15. Alright, I am overloaded with contradictory information and could use the helpful guidance of someone who has experience. I want to make a cherry cyser, like zombie killer if you know what that is. I know it's slightly carbed, which I know how to do with bottle no problem. Here are my questions: 1. Pasteurized Apple Juice or Unpasteurized? Seems like some use pasteurized but others say make sure it's cold pasteurized if you can. I'm not against juicing apples myself to make my own juice. 2. Heating up the juice? Some recipes call for it, but I swear I remembering hearing you just throw in the juice and let it rip. This might be for ciders only though and not cysers which require honey to be added. I assume the heat is to ease the addition of the honey so it melds better?? I think that's all I need to know. I don't have a recipe either but I want to make a 2.5 gallon batch so heres my quick recipe: 2.5 gallons of self juiced apple juice .75 lbs of Florida Orange Blossom honey 1 lb of cherries, crushed?? Ferment for 2-3 weeks, move to secondary for 6 months, taste throughout. Am I way off here? Just flying by the seat of my pants. Oh and will letting it sit in an LBK for 6 months have any negative consequences? I don't have a 2.5 gallon glass container.
  16. Well the first thing I notice is a lack of dry hopping. IMHO this is essential to every IPA, it adds so much hop character to the taste and aroma. It really makes a huge difference! The second thing I stop on is the lack of hop boiling. I realize HMEs are already hopped, but hop aroma and flavor fade quick, so if you got extract shipped from Australia who knows how old it is. You can't boil HMEs, but you can boil UME, and learning to do a hop boil would significantly increase your hop profile. The third thing I notice, but am mostly just guessing, is the ginger seems to be in direct competition with hops. Ginger is really strong and gives a super crisp taste to your beer, seems like that's the same space hop profiles would show up. Easiest solution? Dry hopping.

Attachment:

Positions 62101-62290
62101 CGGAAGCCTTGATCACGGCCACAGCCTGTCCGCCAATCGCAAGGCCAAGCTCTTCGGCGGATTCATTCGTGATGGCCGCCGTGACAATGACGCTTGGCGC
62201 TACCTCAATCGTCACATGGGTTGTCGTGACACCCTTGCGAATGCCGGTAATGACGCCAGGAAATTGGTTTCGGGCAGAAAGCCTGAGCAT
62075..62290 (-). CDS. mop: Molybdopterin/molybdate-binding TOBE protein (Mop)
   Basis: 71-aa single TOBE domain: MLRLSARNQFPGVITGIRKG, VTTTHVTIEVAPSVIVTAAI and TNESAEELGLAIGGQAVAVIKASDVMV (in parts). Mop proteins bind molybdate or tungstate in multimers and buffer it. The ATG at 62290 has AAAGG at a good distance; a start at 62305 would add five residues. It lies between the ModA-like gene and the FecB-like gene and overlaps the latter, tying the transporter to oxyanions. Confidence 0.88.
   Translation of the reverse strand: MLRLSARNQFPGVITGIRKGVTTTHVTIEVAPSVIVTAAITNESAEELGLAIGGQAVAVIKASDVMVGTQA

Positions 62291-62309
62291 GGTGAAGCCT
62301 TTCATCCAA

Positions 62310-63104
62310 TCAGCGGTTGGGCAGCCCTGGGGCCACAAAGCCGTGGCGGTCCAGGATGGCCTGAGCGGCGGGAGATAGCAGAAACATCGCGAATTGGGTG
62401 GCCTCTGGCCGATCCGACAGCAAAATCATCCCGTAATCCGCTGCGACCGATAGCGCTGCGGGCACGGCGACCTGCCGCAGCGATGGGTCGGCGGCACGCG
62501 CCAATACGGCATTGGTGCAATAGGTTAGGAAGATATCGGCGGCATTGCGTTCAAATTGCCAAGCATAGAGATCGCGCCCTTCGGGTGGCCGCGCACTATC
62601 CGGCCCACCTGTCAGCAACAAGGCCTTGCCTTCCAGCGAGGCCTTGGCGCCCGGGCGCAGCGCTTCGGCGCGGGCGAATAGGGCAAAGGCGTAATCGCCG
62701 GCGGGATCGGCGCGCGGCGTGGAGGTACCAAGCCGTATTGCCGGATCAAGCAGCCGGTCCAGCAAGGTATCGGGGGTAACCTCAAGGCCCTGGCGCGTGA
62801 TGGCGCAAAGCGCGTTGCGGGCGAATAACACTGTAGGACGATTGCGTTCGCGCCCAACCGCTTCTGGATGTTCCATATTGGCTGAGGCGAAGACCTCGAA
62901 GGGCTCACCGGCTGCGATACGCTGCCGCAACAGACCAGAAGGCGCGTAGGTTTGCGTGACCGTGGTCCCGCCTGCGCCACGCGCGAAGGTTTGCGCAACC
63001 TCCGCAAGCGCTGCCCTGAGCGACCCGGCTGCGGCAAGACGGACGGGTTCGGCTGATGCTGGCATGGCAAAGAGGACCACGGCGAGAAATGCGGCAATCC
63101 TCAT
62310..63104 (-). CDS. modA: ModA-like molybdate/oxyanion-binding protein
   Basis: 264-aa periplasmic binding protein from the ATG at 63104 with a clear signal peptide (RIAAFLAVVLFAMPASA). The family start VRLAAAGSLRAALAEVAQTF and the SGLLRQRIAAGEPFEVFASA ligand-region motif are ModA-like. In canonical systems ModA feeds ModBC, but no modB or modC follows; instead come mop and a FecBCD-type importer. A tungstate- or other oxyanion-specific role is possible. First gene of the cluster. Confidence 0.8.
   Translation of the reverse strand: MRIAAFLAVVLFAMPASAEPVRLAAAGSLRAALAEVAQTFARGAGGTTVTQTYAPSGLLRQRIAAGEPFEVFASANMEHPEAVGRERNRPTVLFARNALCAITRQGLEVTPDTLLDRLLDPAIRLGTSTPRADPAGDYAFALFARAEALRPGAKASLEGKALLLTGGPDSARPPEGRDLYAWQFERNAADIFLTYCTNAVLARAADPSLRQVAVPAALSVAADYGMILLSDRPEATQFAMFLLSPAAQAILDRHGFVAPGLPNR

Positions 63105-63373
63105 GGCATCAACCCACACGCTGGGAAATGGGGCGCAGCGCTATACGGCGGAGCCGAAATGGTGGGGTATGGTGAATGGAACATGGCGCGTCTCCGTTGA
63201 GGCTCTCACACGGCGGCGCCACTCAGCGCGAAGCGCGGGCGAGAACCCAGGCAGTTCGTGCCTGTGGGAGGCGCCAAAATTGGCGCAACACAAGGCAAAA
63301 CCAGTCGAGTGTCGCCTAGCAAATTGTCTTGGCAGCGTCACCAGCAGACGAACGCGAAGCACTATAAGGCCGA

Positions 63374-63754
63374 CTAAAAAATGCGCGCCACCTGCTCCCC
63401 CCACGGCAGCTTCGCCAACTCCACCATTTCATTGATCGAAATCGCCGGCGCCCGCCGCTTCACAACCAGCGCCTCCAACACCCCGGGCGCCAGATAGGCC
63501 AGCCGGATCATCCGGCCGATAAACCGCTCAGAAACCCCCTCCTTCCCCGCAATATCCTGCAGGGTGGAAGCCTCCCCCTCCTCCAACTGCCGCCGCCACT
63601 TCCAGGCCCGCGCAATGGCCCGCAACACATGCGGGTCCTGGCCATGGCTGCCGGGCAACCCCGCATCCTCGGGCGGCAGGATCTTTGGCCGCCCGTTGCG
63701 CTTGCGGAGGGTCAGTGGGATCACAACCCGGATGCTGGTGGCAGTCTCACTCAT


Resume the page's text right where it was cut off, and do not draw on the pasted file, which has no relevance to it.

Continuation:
17. jivex5k

    day 4

    I know this feeling all too well.
  18. If I'm talking about ones I can actually get: 1. Jai Alai 2. Two Hearted 3. Simcoe Double IPA 4. 75 Minute IPA 5. Stone IPA If I'm talking about the best I ever had the pleasure of tasting: 1/2. Pliny the Elder / Header Topper - yeah it's a tie, both amazing 3. Ruination 10th Anniversary 4/5. Simtra Triple IPA / Gangster Frog IPA
  19. Awesome, thanks for the insight! I was gonna just pitch on to my yeast cake but after reading and thinking and hemming and hawing I've decided it would be best to wash the yeast first. Plus then I can save more than I need for that batch, and maybe, just maybe do what Screwy does and keep jars of various yeast in my fridge. This Danstar West Coast strain is a beast, definitely one I want to use again.
  20. I see you need to boil a gallon of water, and cool it. What do you keep that much boiling water in, and how do you cool it? Do you just leave it in the pot overnight?
  21. "HermCardona" post=379092 said:Thanks! At least there's hope. I only took the chance because my previous two batches of Staggerback took more than 10 days before the PET bottles began to get hard. I bottled three PET bottles to use as tasters and they were still completely soft. Thanks again! You want to give them 14 days to fully carbonate, and then leave them for another 14 to condition and clean up any off flavors. Then put em in the fridge for a couple days before opening for the best beer experience.
  22. After two days? You probably didn't lose too much carbonation, but as Gymrat said whatever little amount had built up is released and you probably broke even at best. Mr B tends to recommend too much carbonation IMHO anyways, it will probably be perfectly carbonated, especially for a stout.
  23. "Gymrat" post=378939 said:I dont dry hop the whole time because I dont want to lose aroma through the air lock during active fermentation I didn't mean today, I meant when it's done fermenting. Just planning ahead.
  24. I've come up with a solution, I'm gonna rack it to my secondary and dry hop in that, then I can use the yeast cake without worrying. I'm excited about this actually, never pitched onto a yeast cake and the yeast is rockin and rolling hard right now. I'm expecting it to finish fermenting in 3-4 days so I'll have another IPA fermenting very shortly. :chug:
  25. "DetroitBrew" post=378926 said:Yeah all my beer is fermented at 64-70 degrees. Im about to start lager yeast shortly but just concerned on what to do right now. I guess just let it sit and cool, i ont know. I actualy have it chilling out right now in the fridge Yeah let it get down to like 64 if it's ale yeast. Lager yeast requires a much colder temp, I believe around 45 - 50F, but every strain is different so consult the yeast strain itself for the optimal temp range.